During the 2019-20 summer season, preliminary grading and compaction was conducted at the station site, additional fuel was supplied to Progress (where the station materials are to be delivered), construction camp modules were also delivered, and fuel bases were set up on the traverse route from Progress to Vostok. At present, the structure is being disassembled for shipment south to Progress station aboard the nuclear cargo icebreaker (more on the deployment and traverse delivery below).
So...let's have a look at the new station before it was being disassembled for shipment. All of these photos come from this 27 August press release from Russia's Ministry of Natural Resources unless otherwise indicated (use your favorite translator):
This is probably the most revealing photo of the station trial assembly...although there is that facade with colors of the Russian flag...it is apparent that the actual station components are the size of shipping containers, as they will be transported to Vostok. I'm wondering if insulation will be installed between the structure and the facade.
...which consisted of Russia's Deputy Prime Minister Viktoria Abramchenko; Minister of Natural Resources and Environment Dmitry Kobylkin; Head of Roshydromet Igor Shumakov; Leningrad Region Governor Alexander Drozdenko; and Novatek Chairman of the Board Leonid Mikhelson. I can't identify these people in the various uncaptioned photos, which come from the Ministry of National Resources and Environment website mentioned above.
The station is designed to support 15 winterovers and 35 summer folks...some of the new station statistics include: 22 single winterover rooms, 13 seasonal personnel rooms, glaciological and andvanced research labs, 7 rooms devoted to kitchen, mess, and food storage, rest and recreation areas including a pool table and fitness equipment, a hydroponic greenhouse, medical facilities, sauna, laundry room, water supply and conditioning equipment, power plant, heated garage, workshop spaces, a 60kw emergency power plant (note that the current Vostok power plant is capable of 270kw!), a 550 tonne diesel fuel cache, and a solar battery farm to generate power during the summer. Completion is scheduled for 2023-24...and the old Vostok structures will be retrograded. The information in this paragraph is from Russia's report presented at the 2019 Antarctic Treaty meeting in Prague (a Word document)...that document also states that an environmental impact assessment would be submitted to the Antarctic Treaty nations prior to the start of Antarctic construction...this has not happened yet, perhaps due to the global pandemic...as the 2020 Antarctic Treaty meeting was canceled.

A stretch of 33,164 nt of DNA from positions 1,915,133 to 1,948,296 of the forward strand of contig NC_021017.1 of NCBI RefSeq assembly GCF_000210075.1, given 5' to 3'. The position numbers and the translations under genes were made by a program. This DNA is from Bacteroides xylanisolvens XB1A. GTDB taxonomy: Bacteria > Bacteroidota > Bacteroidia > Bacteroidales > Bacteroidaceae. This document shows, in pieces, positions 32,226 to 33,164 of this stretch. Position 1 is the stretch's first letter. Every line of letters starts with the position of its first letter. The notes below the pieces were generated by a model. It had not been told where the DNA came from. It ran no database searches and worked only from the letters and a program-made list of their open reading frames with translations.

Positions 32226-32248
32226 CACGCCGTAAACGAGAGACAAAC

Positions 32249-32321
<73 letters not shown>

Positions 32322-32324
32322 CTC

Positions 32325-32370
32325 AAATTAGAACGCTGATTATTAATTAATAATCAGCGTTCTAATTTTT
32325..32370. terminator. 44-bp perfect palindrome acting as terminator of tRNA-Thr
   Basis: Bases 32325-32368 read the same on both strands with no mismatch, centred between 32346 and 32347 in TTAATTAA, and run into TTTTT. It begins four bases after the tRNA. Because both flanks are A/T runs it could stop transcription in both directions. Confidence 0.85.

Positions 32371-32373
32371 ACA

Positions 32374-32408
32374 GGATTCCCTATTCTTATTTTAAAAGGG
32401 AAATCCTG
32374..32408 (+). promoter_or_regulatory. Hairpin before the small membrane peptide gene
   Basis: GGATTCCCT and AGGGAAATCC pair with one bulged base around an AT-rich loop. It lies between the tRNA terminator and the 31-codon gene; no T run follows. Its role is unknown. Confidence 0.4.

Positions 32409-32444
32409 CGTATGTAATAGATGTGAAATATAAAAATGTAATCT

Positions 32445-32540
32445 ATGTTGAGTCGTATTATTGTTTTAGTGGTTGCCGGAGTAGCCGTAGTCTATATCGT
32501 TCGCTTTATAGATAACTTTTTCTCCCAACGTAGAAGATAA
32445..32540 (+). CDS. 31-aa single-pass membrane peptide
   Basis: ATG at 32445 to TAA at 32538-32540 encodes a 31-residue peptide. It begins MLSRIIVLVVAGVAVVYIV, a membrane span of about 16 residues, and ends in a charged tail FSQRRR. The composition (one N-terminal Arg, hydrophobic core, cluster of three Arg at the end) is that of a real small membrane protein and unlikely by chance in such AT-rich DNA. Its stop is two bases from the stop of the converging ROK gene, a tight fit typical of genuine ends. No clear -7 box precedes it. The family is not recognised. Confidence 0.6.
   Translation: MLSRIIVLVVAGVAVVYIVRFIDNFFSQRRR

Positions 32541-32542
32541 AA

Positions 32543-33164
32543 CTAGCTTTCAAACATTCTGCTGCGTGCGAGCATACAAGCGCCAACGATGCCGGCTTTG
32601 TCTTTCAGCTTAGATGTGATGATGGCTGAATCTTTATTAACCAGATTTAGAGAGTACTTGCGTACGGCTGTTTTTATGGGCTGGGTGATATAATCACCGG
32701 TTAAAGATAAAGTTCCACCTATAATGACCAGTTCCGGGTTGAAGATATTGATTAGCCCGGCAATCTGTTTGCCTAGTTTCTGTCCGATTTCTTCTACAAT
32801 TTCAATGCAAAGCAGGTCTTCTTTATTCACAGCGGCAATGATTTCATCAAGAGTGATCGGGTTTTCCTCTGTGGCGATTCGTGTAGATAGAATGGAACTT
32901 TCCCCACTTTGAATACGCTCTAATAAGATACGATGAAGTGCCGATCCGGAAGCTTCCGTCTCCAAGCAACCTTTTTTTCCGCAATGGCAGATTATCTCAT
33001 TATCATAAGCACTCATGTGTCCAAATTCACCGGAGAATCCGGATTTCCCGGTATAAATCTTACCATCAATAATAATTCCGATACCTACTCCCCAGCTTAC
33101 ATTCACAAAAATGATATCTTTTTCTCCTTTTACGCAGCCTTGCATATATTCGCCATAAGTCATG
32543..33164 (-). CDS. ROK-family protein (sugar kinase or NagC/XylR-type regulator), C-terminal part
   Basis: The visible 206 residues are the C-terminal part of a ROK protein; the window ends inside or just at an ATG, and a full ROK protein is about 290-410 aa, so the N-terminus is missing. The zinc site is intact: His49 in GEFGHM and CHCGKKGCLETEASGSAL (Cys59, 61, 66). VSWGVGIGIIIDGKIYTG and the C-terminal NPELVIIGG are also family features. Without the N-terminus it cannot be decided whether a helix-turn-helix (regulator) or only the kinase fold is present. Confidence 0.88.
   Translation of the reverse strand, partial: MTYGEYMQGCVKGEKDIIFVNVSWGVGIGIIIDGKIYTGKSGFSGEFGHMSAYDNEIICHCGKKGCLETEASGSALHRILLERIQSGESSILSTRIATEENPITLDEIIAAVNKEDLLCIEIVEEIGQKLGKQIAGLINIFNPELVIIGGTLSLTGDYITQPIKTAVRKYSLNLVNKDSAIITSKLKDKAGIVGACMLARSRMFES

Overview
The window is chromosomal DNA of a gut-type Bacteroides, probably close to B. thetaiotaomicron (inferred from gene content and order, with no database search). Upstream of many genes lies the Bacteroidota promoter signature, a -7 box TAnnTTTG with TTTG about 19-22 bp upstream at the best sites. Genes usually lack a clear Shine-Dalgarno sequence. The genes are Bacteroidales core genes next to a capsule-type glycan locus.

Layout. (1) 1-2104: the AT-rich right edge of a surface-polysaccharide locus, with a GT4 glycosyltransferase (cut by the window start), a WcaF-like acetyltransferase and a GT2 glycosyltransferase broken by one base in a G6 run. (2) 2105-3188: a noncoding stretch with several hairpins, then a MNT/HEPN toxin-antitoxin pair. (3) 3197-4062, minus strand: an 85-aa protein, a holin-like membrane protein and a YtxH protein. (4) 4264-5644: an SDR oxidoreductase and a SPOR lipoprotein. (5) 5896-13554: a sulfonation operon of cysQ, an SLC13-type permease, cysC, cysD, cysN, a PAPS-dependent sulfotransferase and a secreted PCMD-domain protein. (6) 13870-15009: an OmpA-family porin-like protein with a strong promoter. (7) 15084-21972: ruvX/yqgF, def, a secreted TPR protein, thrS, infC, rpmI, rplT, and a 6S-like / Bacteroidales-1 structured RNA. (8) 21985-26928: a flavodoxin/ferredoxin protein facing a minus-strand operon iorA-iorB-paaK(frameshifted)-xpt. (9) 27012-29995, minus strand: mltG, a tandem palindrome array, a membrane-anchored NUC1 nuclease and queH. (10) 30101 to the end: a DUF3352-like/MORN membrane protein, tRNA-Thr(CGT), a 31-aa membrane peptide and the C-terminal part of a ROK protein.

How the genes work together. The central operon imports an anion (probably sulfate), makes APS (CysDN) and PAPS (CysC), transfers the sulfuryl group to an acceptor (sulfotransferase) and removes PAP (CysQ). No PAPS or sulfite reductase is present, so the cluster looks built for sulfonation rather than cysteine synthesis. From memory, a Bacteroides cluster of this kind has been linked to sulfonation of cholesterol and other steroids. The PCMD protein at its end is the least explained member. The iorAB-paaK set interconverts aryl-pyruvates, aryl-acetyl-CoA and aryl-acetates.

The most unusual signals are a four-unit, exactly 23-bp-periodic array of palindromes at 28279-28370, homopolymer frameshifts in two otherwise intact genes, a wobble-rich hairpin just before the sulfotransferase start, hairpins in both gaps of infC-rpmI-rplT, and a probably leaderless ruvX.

As for the deployment from St. Petersburg to Progress, that was/is to happen using the nuclear cargo icebreaker Sevmorput, which headed south from St. Petersburg on 5 October 2020. Interestingly, the vessel name Sevmorput (Севморпуть) is a Russian acronym for the North Sea Route. It was launched in 1988, and its maiden voyage in 1988-89 took it from Ukraine, through the Mediterranean, and around Africa to the Russian Arctic, so obviously unlike some of the older Russian icebreakers built solely for the Northern Sea Route, Sevmorput's cooling system could handle equatorial water temperatures. Here is the Wikipedia article about this unique vessel. At left, a photo of Sevmorput As for the deployment from Progress to Vostok, that will happen using a massive fleet of Pisten Bullys. This 15 February 2020 Barents Observer article mentions the forthcoming Sevmorput voyage to Antarctica and shows two photos of the vessel.
Other sources and info...the photo of Sevmorput as well as other information was discovered from posts by Alexey Loginov and others on a since-removed Antarctic Facebook group. The video above and other information was shared by the W.A.P. Worldwide Antarctic Program website. And other information came from the MIL-OSI New Zealand Global Affairs website--a translation of a Russian language document.